- I am self-taught. I learned how to write by reading. I took two years of creative writing at Fordham, and I was in my mid-twenties when I did that. And what did that do for me? I think it expanded upon what I was reading. Up until that point, I was just reading novels written by Black women. Dr. Margaret Lang was a white woman, and so she introduced me to these other writers. And that helped to expand my knowledge, and it helped to– there’s so many different genres out there, and so it helped me kind of to climb out of the box that I had been writing.
I know that creative writing programs are a big thing, and clearly I teach creative writing. But I don’t want aspiring writers to feel like they have to go to college in order to become successfully published. You don’t.
- How did you know this was what you wanted to do with your life?
- I always say that, you know, writing chose me. From the age of nine. I knew that this is what I wanted to do.
- Do you have a limit to the number of characters in the story? I get lost when there are too many.
- I do not. The Book of Harlan is filled with so many characters. I think that if the author writes well, then you’re not going to get lost. And sometimes, if you’re not really interested in the story, you might get lost. But no, I don’t limit myself. Whoever shows up, I put them down on the page.
- How do you balance writing with schoolwork if you’re not a full-time writer?
- I was a full-time writer up into 2016 before I started teaching, and I’m still trying to find that balance. What I have to do now is I get up at about four, four-thirty in the morning, and I write, because after teaching all day, I’m not going to have anything left for myself. So I make time very early in the morning to write.
- How did you decide on your genre? I feel as though I have too many interests.
- Why do you have to make a decision? Why can’t you write in every genre you’re interested in? I write fiction. I write nonfiction. There’s a famous quote that I’m not going to get it all together right now, but is something about defining yourself. Is it Audre Lorde? You have to define yourself. Don’t let anyone define you for yourself. So if you’re interested in writing about music, you should write about music.
- Do you ever write something, but then five minutes later, you cringe, or have a “What was I thinking?” moment? I have ideas and writings, but after a while I realize it’s not what I want or it sounds bad. How do you deal with those moments?
- I have published pieces that I go back and read and cringe. I think that’s just, you know, you’re a human being and we are our own worst critics. So, yes. Yes. And I’ve tossed a lot of stuff, and I’m sorry that I’ve tossed a lot of stuff because I think it’s better just to, you know, put it on a shelf, put it in a drawer and go back to it. I have a story that’s coming out in September in a collection called Nicotine Chronicles. And I took that story from a piece that I wrote, a novel, actually, that I wrote fifteen years ago. And I was like, eh, this is not working. But I kept it. And so years later, it’s paying off for me.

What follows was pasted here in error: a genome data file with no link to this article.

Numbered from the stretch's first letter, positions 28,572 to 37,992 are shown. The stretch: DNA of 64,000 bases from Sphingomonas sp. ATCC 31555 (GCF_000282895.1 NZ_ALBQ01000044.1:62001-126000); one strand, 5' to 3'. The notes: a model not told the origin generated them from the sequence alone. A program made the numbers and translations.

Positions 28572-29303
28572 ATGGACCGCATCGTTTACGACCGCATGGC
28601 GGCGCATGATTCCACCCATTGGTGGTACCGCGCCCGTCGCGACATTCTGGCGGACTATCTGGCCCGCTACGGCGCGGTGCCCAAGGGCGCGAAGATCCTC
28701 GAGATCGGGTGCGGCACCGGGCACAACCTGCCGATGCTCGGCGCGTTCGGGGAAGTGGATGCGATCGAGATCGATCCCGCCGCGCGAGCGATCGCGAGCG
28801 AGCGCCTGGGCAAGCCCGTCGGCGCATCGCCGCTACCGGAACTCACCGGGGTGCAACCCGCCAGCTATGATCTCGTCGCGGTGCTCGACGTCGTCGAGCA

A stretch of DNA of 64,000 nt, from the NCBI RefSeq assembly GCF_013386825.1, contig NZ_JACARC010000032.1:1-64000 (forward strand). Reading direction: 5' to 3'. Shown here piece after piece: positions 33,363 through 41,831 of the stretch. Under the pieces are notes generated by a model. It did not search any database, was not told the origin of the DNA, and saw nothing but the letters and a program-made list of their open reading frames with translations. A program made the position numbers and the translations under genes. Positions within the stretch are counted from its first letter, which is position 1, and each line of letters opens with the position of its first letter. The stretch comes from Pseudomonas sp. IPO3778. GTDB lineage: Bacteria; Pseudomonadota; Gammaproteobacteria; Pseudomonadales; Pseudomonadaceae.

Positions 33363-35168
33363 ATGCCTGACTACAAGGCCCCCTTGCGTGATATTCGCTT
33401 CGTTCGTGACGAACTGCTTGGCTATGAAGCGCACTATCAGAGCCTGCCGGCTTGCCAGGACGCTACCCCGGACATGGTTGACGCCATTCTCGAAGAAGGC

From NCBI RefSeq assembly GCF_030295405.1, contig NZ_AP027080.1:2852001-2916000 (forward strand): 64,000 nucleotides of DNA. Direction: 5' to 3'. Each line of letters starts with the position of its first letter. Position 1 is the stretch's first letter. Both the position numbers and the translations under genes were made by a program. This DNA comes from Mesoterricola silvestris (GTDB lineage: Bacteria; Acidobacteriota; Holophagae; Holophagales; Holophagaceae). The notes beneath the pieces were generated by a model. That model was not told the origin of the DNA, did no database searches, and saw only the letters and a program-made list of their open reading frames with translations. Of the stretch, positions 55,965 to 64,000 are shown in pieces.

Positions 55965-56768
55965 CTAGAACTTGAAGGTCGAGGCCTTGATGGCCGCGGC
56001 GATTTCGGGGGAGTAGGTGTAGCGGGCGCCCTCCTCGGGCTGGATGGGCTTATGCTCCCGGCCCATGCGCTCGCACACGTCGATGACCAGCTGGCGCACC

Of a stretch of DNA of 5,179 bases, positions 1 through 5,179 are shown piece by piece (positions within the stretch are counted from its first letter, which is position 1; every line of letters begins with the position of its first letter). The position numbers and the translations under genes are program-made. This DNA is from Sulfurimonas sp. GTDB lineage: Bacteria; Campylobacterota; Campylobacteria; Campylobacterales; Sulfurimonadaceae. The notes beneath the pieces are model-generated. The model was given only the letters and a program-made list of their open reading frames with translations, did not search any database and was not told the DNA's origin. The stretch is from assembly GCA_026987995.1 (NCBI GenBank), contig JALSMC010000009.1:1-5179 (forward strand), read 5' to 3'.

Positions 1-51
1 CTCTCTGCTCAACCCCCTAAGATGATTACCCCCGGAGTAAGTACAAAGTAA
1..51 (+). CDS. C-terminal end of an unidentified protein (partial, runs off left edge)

- What should you focus on when editing your own work?
- Well, that’s a lot. That’s like a loaded question. Well, obviously grammar. But for me, I’m all about imagery, visuals and setting. I would say you do your best edit, the best you can, but find a professional editor to sit down with. You know, you’re going to have to pay them, but you want your best writing to shine through.
- Can you give any advice to someone who is terrified to show her writing to anyone but very much wants to move forward as a writer?
- I don’t know how to tell you to shake that fear. This is what my mother and grandmother always told me. People are going to talk about you even if you don’t give them anything to talk about. When you walk out of your apartment every day and you go to work, someone is criticizing you. This is just the way of the world. And you have to decide if your fear outweighs your desire to be published. That’s all I got for you.
This event was originally recorded on August 13th, 2021.
Bernice L. McFadden is the author of 10 critically acclaimed literary novels including Praise Song for the Butterflies, which was long-listed for the Women’s Prize for Fiction, and The Book of Harlan, winner of the 2017 American Book Award and the 2017 NAACP Image Award for Outstanding Literary Work. Bernice’s work has been featured in anthologies including What My Mother and I Don’t Talk About edited by Michele Filgate, Cutting Edge edited by Joyce Carol Oates and the upcoming Nicotine Chronicles edited by Lee Child. Under the pseudonym Geneva Holliday, Bernice has also written five romance novels.
For 25 years, Girls Write Now has been breaking down barriers of gender, race, age and poverty to mentor the next generation of writers and leaders who are impacting businesses, shaping culture and creating change. Thank you for joining our movement.